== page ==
Mohamed (Mohamed Grayaâ) is a shepherd who lives humbly with his family in his small house in Tunisia. But his daily life is turned upside down when Malek, his eldest son, returns home after going to Syria to fight. The situation is even more complicated as he returns with Meer, his new spouse, a mysterious young woman who wears full niqab. The reunion is unfortunately not a happy one. If the children and mother are happy to be reunited with Malek, Mohamed’s anger seems to be inextinguishable. And it might burn everything down.
This hard-hitting short film by writer/director Myriam Joobeur takes aim at the preconceived ideas the west holds towards the muslim world. What if the father was the true fundamentalist, even if he’s not as fervent a Muslim as his son? And what if patriarchy was hiding its true motives behind the mask of women’s liberation? Honest and authentic, if not raw, Brotherhood is definitely deserving of the numerous accolades it received. Joobeur shows real skill as a director, using close-ups to create a sense of anxiety and claustrophobia.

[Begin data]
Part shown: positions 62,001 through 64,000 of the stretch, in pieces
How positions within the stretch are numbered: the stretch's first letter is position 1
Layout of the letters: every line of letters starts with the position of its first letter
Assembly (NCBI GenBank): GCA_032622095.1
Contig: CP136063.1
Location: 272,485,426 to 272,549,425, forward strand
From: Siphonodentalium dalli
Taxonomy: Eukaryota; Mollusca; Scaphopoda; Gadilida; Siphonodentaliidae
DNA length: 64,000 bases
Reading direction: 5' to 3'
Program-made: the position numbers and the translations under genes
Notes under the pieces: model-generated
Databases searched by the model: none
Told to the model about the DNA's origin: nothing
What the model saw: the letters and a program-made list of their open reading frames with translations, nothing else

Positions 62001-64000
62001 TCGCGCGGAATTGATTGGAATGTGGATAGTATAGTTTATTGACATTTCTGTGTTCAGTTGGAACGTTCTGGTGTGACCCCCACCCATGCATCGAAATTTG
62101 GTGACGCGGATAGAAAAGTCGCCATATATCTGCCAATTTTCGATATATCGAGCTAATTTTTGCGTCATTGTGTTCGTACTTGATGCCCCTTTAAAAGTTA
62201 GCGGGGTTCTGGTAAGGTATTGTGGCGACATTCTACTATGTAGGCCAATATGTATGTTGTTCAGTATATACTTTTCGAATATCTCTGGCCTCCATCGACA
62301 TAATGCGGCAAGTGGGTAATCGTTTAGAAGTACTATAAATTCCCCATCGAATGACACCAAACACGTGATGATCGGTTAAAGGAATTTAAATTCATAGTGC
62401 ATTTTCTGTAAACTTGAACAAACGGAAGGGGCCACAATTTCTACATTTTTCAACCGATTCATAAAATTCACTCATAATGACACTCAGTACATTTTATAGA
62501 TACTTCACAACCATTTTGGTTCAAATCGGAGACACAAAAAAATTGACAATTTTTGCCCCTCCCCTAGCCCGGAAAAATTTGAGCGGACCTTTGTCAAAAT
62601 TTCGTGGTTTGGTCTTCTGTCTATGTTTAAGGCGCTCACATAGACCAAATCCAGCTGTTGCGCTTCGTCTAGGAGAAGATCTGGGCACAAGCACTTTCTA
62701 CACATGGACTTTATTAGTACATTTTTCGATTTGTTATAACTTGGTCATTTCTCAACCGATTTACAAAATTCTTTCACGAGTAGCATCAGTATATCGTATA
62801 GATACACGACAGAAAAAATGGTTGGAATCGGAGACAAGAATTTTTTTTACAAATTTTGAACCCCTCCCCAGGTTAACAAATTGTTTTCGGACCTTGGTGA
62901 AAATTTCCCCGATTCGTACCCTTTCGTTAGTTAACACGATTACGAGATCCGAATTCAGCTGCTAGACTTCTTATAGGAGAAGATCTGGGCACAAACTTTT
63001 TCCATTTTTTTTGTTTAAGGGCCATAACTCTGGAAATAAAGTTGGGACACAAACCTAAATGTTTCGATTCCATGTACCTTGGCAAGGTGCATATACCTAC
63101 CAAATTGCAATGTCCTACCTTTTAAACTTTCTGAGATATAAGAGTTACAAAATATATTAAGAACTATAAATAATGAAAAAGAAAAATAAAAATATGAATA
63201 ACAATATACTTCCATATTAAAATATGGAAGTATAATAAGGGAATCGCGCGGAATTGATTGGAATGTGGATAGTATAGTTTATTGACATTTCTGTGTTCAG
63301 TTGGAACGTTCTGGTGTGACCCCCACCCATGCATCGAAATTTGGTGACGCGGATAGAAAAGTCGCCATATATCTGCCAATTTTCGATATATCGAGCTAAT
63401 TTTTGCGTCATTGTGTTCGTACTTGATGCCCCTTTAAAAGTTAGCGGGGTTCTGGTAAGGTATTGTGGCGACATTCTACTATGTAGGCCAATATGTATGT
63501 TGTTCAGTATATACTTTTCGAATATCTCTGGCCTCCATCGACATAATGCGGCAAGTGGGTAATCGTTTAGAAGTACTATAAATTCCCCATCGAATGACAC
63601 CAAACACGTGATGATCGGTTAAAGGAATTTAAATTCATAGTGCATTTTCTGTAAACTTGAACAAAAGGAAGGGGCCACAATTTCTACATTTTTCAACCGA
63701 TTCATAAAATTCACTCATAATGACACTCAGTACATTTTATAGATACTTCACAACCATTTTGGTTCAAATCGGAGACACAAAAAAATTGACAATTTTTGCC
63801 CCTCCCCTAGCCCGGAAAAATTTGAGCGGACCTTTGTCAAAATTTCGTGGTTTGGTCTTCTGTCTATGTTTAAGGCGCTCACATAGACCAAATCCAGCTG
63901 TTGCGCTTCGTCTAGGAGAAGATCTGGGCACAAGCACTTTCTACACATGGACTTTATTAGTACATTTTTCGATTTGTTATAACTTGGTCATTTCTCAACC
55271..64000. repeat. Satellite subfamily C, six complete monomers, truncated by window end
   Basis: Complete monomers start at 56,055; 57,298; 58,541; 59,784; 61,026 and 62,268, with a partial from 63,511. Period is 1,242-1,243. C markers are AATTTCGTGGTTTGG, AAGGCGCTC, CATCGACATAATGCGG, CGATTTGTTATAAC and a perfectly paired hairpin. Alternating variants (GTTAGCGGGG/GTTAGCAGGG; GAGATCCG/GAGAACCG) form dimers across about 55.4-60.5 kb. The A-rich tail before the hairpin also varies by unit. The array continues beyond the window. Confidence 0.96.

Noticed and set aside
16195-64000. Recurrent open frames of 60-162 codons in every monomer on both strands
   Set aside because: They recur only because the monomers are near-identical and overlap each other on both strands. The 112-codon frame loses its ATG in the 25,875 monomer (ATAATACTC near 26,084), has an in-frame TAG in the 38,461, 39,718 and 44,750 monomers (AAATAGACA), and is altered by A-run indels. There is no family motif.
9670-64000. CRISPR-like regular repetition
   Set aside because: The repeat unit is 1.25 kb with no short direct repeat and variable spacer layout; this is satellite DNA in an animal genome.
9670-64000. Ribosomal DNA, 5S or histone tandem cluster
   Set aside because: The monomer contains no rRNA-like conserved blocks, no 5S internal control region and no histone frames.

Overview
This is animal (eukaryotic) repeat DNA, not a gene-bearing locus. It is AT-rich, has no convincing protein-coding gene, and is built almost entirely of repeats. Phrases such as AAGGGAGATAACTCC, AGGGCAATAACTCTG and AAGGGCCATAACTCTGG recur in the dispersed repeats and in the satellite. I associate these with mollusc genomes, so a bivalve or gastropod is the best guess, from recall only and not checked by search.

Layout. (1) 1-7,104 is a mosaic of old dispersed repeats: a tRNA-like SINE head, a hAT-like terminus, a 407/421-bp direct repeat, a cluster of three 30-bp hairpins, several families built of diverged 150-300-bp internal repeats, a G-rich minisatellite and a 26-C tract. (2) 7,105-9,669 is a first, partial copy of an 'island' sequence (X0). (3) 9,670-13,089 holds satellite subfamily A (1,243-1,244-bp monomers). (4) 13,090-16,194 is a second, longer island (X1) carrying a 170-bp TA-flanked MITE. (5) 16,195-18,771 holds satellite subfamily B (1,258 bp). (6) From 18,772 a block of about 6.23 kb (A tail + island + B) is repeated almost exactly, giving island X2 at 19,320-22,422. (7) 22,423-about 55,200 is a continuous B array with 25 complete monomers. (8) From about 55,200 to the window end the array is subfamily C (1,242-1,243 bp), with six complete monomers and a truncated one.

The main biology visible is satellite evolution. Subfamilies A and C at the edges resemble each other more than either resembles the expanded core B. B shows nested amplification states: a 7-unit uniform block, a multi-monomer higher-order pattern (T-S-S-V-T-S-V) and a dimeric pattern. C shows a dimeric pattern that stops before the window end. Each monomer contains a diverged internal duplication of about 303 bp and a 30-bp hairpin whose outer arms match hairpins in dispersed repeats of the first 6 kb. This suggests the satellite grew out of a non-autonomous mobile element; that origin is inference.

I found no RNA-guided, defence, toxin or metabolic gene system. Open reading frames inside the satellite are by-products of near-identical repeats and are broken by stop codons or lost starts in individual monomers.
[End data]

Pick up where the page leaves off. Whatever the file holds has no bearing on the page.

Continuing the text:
An essential film, if only to help us understand the world a little bit better.